Thursday, 30 July 2009

God's politics

(Shock horror - a post on politics!)

There's been a heck of a lot of chat about SNP Candidate (for the Glasgow North-East by-election, whenever that is) David Kerr's religious views and whether they should impact upon people's intentions to vote for him. A lot of it has been pretty biased, partisan and snotty (and no, I'm not going to categorise those by linking to them).

But then I read Lallands Peat Worrier and his take on David Kerr, his beliefs and its role in informing his politics. And I agreed with pretty much all of it. It's a cracking article and well worth a read - on the basis that my summary (next paragraph) won't do it justice.

Basically, what Lallands argues is that David Kerr's religious views (that is, his membership of the Catholic organisation Opus Dei and its associated belief structure) may probably inform his views on issues such as abortion, euthanasia and gay marriage. Thus while his religious beliefs may be of no concern to the average voter in Glasgow North East (though, if I remember rightly, something like 60%+ of the electorate in that constituency describe themselves as Catholic) the impact of these beliefs on his political and moral views may well do. It makes voting for him a trade-off: do you support his views on independence and ignore his views on abortion for example (not that we know what they are given his framing that as a "theological question" rather than a political one) or will his views on abortion feature more strongly in a decision to vote for someone over constitutional preferences?

All voting is a trade-off. There's never a candidate with whom you agree with 100%. And if there is, chances are they are standing in a different constituency (or country... President Obama perhaps?). But the point is parties (supposedly) select the candidate they believe will represent the constituency best and when they are elected they (should) vote with the best interests of the constituency at heart - or, at worst, abstain where there is a distinct clash with personal moral views). Note the caveats in that sentence.

The problem with by-elections over General Elections is that every single aspect of a candidate's life - political, private, economic and, yes, religious - is examined and scrutinised in much more detail than ever before. More will be known in Glasgow North East about David Kerr and Willie Bain than even about David Cameron and Gordon Brown. And this is a good thing - it allows the voters to make a better judgement about the character of the candidate before they elect them.

Alastair Campbell famously said "We don't do God." But then his most famous charge converted to Catholicism. With all the respect that comes with being the country's most famous former spin doctor, I think he's wrong. Whether you believe in God, accept religion (or whatever faith) or simply recognise right from wrong, religion plays a part in every day life - and, most especially, in politics. Note I didn't say "Christianity" there. It is my belief that moral decision-making, the belief in right and wrong and acceptance of a need for a rule of law derives from the moral code of religion. And again, I stress religion - not one but many.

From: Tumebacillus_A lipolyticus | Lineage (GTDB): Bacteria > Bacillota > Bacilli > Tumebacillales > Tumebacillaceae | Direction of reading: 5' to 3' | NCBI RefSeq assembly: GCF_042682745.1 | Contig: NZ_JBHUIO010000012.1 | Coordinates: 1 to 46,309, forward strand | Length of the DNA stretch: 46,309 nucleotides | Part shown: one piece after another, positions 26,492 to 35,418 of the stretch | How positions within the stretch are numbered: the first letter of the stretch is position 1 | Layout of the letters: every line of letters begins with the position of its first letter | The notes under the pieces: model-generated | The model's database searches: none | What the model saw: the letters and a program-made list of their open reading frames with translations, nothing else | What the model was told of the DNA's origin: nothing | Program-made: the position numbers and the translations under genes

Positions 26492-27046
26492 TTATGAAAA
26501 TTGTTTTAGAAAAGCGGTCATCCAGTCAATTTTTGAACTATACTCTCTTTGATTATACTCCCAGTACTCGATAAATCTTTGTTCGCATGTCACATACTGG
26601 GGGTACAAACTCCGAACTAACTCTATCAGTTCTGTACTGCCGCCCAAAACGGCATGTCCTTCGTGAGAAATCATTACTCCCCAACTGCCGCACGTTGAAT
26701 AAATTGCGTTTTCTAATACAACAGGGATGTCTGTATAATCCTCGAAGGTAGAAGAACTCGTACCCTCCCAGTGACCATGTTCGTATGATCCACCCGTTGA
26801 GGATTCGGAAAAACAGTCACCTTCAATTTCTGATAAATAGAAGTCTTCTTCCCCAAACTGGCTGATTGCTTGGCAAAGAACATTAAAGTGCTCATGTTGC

Now I don't profess that religion makes you a good person or that you have to be religious to know right from wrong. What I'm arguing is that religion has informed those moral decisions, moral choices, for generations, and that we have, as a society, derived our own moral compass from previous generations... right back to when religion was politics.

Basically, this is a long and winded way of saying that religion matters in politics. Of course it does. But it shouldn't be the only thing that matters when you go to the polls (if it ever happens) in Glasgow North-East. To make an informed decision about the candidates you should know as much about them as you can. But that should be limited to what will inform their politics I think.

Knowing that David Kerr is a member of Opus Dei is useful in as far as it gives you a rough idea of where his theological leanings lie - and thus how his politics (should he have to vote on these issues) will go. His membership of Opus Dei will not tell you where he stands on the economy, health service, defence spending, international relations, the constitution, education, refuse collection striking or anything else. For those things - if they matter to you - you'll have to ask him.


Indy 30 July 2009 at 13:20  

In my view it is the candidate's views on issues like abortion, euthanasia and gay marriage that voters have a valid interest in - not their religion.

I also feel it is slightly annoying when the assumption is made (not in your case) that only people with a religious commitment can take a 'moral' view on matters.